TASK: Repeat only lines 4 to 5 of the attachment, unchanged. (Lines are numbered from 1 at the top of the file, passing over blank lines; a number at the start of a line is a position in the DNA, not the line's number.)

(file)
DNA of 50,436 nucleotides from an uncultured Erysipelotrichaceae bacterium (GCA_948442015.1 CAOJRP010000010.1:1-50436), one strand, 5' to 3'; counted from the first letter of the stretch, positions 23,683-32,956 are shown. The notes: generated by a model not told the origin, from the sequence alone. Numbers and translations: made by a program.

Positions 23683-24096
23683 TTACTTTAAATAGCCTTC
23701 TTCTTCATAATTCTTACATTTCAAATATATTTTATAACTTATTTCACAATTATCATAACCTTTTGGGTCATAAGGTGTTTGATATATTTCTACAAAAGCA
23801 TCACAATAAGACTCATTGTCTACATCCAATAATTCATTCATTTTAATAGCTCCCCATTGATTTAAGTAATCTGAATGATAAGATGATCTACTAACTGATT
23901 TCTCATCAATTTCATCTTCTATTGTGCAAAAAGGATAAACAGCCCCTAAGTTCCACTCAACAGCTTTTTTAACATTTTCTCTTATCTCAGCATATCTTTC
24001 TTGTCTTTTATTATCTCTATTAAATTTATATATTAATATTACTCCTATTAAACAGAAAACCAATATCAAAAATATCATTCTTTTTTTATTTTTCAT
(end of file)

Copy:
23701 TTCTTCATAATTCTTACATTTCAAATATATTTTATAACTTATTTCACAATTATCATAACCTTTTGGGTCATAAGGTGTTTGATATATTTCTACAAAAGCA
23801 TCACAATAAGACTCATTGTCTACATCCAATAATTCATTCATTTTAATAGCTCCCCATTGATTTAAGTAATCTGAATGATAAGATGATCTACTAACTGATT